What Business Licenses & Permits are Needed in Kentucky?

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What Business Licenses & Permits are Needed in Kentucky?

Starting a business in Kentucky will mean potentially registering with a number of federal, state, and local agencies. Let’s take a look at common licenses and permits a business will register for in Kentucky.

Before applying for any licenses, the legal entity of the business will need to be established. Learn more about the differences between the sole proprietorship, general partnership, corporation, and Limited Liability Company (LLC). Corporations and LLCs will register with the Kentucky Secretary of State.

Related: Comparison of Business Entities

Business License

There is no general state of Kentucky business license, however, many cities require businesses to be licensed in order to operate. Rules for business registration vary depending on location and what the business does. Below are a few cities that have licensing requirements.

LexingtonThe Lexington-Fayette Urban County Department of Finance requires businesses operating in the county to obtain an Occupational License.

The license’s cost is $100 initially, and then 2.25% of net profits of every business from activities conducted within Fayette County will be due.

A Certificate of Occupancy may be necessary in order to use a building or space legally.

Bowling Green – Any business activity within the City or City Annex is required to complete the Occupational License application.

A one-time license registration of $50 will be made payable to the City of Bowling Green. The business will be charged a 1.85% occupational tax on any profits made by operating in the city.

Owensboro – All businesses will need to obtain an Occupational License from the City of Owensboro. This license’s cost is $75, and 1.78% of profits will also be due to the city. Businesses such as junk yards, towing services, bowling alleys, and more will need to register with the city.

Covington – In order to do business in the City of Covington, businesses will need to apply for an Occupational License. A $50 filing fee will be required with the application. An additional tax called the Occupational License Fee will also be due annually, which is a tax based on a percentage of the business profits.

Hopkinsville – An Occupational License is required for all businesses operating in the City limits of Hopkinsville. The initial fee for this license is $100 plus 1.5% of the business’s gross profits.

Building & Zoning Permits

Zoning – Depending on the location of the business, it’s important to verify whether the business needs an occupancy permit or has specific zoning regulations to follow. Depending on city requirements, home-based businesses may need to apply for a home occupation permit.

Building PermitA building permit may be needed from the city or county building and planning department if there is any construction or renovations to a facility.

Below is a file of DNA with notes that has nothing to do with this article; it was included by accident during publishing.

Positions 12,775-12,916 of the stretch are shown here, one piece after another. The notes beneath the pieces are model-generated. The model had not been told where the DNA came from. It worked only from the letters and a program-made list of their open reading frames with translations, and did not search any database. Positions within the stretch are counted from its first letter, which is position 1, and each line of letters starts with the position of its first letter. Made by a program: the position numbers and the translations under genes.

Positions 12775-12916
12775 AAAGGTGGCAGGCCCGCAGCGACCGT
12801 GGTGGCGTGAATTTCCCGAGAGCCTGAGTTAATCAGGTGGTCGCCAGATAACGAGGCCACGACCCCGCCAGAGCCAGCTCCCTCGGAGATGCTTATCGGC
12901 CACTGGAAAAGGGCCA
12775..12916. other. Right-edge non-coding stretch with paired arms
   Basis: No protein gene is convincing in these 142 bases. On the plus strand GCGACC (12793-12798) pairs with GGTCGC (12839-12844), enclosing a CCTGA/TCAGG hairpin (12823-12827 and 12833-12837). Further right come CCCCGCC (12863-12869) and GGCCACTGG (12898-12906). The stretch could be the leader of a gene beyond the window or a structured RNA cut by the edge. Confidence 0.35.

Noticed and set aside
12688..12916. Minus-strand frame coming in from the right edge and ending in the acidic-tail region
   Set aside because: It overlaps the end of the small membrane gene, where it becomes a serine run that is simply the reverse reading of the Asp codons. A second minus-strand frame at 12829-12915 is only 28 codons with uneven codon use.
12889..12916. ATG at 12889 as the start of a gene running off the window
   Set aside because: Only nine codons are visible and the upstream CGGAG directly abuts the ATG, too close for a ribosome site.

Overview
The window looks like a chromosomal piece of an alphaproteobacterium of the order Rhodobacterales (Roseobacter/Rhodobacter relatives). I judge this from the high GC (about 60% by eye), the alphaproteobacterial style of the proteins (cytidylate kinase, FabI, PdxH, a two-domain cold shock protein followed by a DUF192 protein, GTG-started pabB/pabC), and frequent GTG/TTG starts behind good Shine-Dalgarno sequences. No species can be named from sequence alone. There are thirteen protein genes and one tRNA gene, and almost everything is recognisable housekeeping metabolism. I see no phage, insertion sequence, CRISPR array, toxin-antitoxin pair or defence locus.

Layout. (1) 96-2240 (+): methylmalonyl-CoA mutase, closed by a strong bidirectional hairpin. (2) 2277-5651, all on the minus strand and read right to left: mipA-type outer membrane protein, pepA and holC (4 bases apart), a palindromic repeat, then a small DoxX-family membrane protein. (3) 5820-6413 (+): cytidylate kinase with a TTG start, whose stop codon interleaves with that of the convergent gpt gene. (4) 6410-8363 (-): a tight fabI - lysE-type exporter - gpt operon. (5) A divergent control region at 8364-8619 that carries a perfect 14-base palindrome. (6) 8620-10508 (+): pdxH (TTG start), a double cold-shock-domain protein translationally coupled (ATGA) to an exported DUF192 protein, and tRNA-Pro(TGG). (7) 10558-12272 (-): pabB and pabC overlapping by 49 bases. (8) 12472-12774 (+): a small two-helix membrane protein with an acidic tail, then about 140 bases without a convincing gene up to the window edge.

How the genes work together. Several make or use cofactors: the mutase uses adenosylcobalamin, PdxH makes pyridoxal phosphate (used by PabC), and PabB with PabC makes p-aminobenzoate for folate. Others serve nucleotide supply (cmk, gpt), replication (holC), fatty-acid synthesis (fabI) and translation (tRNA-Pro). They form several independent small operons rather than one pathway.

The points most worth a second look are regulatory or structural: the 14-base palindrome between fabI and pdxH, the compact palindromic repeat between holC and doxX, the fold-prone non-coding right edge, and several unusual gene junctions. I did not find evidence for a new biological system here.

Signage Permit Some municipalities require a permit before adding signage.

Kentucky Sales Tax Account

All businesses in Kentucky will need to register for Tax Accounts with the Kentucky Department of Revenue. Registering for a Tax Account will allow a business to obtain a Sales Tax Permit to sell products (both physical and digital) and offer certain services.

After registering, a business will receive a Commonwealth Business Identifier (CBI), which is a unique identification number for the business.

Resale Certificate

Businesses purchasing merchandise to resell will usually want to obtain a Kentucky Resale Certificate in order to not pay sales tax for merchandise that is being resold to customers.

Occupational License

A variety of professions in the state are regulated and need to be registered before offering certain services. A few common occupations that require licensing in Kentucky include; detectives, cosmetologists, barbers, architects, massage therapists, and many more. Additional information, fees, and licensing requirements for professions are available from the Kentucky Office of Occupations & Professions.

Employer Identification Number (EIN)

Many businesses will register with the Internal Revenue Service (IRS) for an EIN (also referred to as a FEIN, Federal Employer Identification Number, or Federal Tax ID Number). The EIN is the business equivalent for a Social Security Number for an individual. Corporations, Limited Liability Companies, Partnerships, and Sole Proprietorships with employees will all need to register for one. Sole Proprietorships without employees can use the owner’s Social Security Number.

There is no cost for an EIN, and the application process only takes a few minutes to get.

Learn how to apply for an EIN

Assumed Name Registration

While not a business license, it’s common for Sole Proprietorships and Partnerships operating under a name that is different from the full name of the owner(s) to register for an Assumed Name (also known as a Doing Business As, DBA, or Fictitious Business Name) with the County Clerk‘s Office in the county where the business is located.

These are some of the most common business licenses, but there are far too many licenses and permits for us to keep track of. Before starting your business, be sure to check with City Hall, County Clerk, Chamber of Commerce, and/or Economic Developer in your area to get more information regarding business licensing.

For some additional peace of mind, companies like IncFile or CorpNet can do the research and ensure you have all of the proper federal, state, and local licenses to start your business.